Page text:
British fashion designer Alexander McQueen found dead

Agence France-Presse

Posted at Feb 11 2010 11:54 PM | Updated as of Feb 12 2010 09:39 AM

LONDON, England (UPDATE) - Flamboyant British fashion designer Alexander McQueen was found dead at his London home on Thursday, after apparently committing suicide, police and reports said.

Emergency services were called to the 40-year-old's home in central London and he was pronounced dead at the scene. A Scotland Yard spokesman said the death was not being treated as suspicious.

A spokeswoman for the bad boy designer, who rapidly built an international reputation for his outrageous creations, said: "Mr McQueen was found dead this morning at his home.

"We're devastated and I hope you understand that out of respect to his family and his colleagues we're not going to be making any further statement," she added.

The death was reported shortly after 10:00 am. Seven hours later, the body was brought out of his home on a stretcher, covered in a red blanket, and loaded into a private ambulance.

McQueen, a four-time winner of the British designer of the year award, was creative director of his own label which was bought out by Gucci and was one of Britain's most lauded fashion designers.

His close friend and fashion icon Isabella Blow killed herself three years ago at the age of 48. She died after telling friends she was going out shopping.

Tributes poured straight away after the death was announced.

Alexandra Shulman, editor of British Vogue, said: "Lee McQueen influenced a whole generation of designers. His brilliant imagination knew no bounds as he conjured up collection after collection of extraordinary designs.

"His death is the hugest loss to anyone who knew him and for very many who didn't."

Designer Katherine Hamnett said: "He was a genius. What a terrible, tragic waste."

German couture legend Karl Lagerfeld told AFP: "I knew him very little but knew his work, which brought him a lot of success."

"I found his work very interesting and never banal," he added.

"There was always some attraction to death, his designs were sometimes dehumanised," Lagerfeld said.

"Who knows, perhaps after flirting with death too often, death attracts you."

Louise Wilson, one of his teachers at London's St Martin's College of Art and Design, told the BBC: "He was a joy to work with. He was a self-motivated individual. He was a superb cutter.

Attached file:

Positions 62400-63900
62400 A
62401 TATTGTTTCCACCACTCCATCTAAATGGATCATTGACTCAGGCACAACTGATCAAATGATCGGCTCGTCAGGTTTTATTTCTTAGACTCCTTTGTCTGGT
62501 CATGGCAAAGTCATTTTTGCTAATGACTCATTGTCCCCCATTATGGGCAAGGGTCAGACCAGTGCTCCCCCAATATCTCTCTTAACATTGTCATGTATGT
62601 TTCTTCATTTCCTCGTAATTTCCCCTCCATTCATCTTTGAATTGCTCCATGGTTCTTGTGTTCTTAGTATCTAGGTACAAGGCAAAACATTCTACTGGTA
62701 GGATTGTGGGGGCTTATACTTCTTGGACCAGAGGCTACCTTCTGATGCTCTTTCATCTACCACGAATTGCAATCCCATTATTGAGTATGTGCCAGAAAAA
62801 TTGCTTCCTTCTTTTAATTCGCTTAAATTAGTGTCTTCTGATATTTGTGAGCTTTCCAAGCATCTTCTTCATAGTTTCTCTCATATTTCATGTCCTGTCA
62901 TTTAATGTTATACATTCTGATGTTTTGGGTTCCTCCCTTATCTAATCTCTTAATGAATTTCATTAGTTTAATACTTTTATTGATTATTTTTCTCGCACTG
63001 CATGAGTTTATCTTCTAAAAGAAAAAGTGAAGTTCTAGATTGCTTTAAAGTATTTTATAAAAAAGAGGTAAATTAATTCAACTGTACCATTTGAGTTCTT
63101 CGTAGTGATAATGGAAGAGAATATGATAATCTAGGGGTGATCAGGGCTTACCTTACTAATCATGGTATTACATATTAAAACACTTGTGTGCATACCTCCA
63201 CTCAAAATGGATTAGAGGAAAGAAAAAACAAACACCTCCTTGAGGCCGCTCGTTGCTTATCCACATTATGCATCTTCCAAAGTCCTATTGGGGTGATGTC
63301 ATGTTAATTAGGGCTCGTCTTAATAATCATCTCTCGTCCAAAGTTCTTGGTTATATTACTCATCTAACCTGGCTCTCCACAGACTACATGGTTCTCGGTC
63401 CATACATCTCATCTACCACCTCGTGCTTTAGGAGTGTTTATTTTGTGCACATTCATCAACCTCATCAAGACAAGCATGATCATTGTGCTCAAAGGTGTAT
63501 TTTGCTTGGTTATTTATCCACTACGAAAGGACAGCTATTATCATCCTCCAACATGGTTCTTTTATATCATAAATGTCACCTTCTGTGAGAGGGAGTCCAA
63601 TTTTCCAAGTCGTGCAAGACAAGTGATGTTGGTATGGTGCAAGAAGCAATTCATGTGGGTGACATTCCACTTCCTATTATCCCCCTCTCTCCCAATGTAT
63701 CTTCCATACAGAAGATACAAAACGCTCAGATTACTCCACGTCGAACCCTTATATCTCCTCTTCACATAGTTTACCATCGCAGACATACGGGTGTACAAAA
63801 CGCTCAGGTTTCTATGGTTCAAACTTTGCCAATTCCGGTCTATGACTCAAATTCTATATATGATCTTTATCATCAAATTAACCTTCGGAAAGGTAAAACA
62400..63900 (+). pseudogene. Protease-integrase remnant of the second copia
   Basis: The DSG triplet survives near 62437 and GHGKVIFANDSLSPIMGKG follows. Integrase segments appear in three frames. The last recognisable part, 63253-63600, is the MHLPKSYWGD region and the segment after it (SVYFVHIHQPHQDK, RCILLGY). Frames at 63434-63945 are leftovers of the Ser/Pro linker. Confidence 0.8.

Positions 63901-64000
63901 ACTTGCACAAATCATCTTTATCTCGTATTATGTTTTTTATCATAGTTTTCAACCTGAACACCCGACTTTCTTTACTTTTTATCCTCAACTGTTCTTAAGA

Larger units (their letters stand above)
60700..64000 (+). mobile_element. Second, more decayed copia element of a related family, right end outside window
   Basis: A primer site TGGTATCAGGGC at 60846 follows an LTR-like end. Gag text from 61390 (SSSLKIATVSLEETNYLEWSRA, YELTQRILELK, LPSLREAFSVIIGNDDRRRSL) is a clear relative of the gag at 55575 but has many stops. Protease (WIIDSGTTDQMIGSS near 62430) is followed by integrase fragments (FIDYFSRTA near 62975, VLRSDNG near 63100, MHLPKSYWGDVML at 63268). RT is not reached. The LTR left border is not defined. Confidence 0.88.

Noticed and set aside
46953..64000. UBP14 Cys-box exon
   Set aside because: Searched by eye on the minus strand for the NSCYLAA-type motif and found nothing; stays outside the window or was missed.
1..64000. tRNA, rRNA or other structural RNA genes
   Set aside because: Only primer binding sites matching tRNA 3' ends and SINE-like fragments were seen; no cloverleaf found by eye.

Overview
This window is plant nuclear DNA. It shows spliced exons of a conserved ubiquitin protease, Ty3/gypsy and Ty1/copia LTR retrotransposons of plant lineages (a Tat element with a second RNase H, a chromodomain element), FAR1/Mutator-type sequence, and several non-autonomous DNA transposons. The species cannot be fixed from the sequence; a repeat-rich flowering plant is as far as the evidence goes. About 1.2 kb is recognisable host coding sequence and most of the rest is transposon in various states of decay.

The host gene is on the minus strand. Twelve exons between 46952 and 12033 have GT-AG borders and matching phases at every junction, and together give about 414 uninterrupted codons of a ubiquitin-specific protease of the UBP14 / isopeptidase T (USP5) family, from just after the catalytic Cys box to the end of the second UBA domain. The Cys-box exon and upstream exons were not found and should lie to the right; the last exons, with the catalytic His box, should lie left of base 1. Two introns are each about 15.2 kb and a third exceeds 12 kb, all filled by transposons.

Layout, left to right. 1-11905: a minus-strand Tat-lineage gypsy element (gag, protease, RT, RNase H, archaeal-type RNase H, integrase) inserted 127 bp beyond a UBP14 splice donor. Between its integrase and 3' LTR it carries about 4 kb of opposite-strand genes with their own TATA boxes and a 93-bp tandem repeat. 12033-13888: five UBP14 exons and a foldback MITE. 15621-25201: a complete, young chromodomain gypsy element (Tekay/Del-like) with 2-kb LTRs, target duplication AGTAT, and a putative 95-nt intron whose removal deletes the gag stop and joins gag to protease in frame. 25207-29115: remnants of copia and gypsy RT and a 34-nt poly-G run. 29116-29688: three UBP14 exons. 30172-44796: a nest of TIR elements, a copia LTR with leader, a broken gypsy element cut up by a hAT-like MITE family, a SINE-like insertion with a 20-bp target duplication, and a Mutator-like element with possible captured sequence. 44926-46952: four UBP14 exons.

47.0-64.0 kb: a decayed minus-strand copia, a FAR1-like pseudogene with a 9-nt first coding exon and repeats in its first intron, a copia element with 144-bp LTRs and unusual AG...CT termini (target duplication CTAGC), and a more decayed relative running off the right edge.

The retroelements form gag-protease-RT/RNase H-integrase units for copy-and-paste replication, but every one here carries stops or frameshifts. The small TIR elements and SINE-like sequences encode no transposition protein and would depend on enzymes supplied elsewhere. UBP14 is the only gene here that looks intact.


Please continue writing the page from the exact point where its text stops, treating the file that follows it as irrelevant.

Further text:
"In education you open the door, you hope they walk through. He walked through it."

She noted that he designed for all tastes and price levels, including for luggage manufacturer Samsonite and sportswear label Puma. "That's the beauty of his genius, is that he related to everybody," she added.

Born in London's East End into a working-class family -- his father was a taxi driver -- McQueen rose to fame after graduating from St Martin's in 1991.

McQueen cut his teeth as a tailor in Savile Row, where legend has it that he left his distinctive mark -- in the form of hand-written obscenities -- in the lining of a jacket for Prince Charles, heir to the British throne.

After spells with designers Romeo Gigli and Koji Tatsuno, he started his own label and quickly became a controversial figure.

He designed the famous "bumster" trousers, which displayed the cleavage between model's buttocks in a parody of the low-slung trousers worn by workers on London building sites.

He even survived general condemnation over a collection featuring ripped clothing, entitled "Highland Rape", which was the first time anyone had chosen to send supposed rape victims down the catwalk.

After earning the title of best British designer of the Year in 1996, he moved to France, following another Londoner, John Galliano, as chief designer at Givenchy, where he continued to shock.

He toned down his tactics for Paris but enjoyed a further brush with notoriety when he included a disabled amputee model walking on carved wooden legs in a London show.

McQueen's position in the mainstream was assured in 2000, however, when the Gucci Group bought out 51 percent of his label, and the past decade has seen him launch flagship stores in New York, London and Milan.

He had a perfume line, launched his first menswear collection in 2004 and most recently launching a denim-based collection entitled McQ.

His death came days before London fashion week, and ahead of Paris fashion week next month.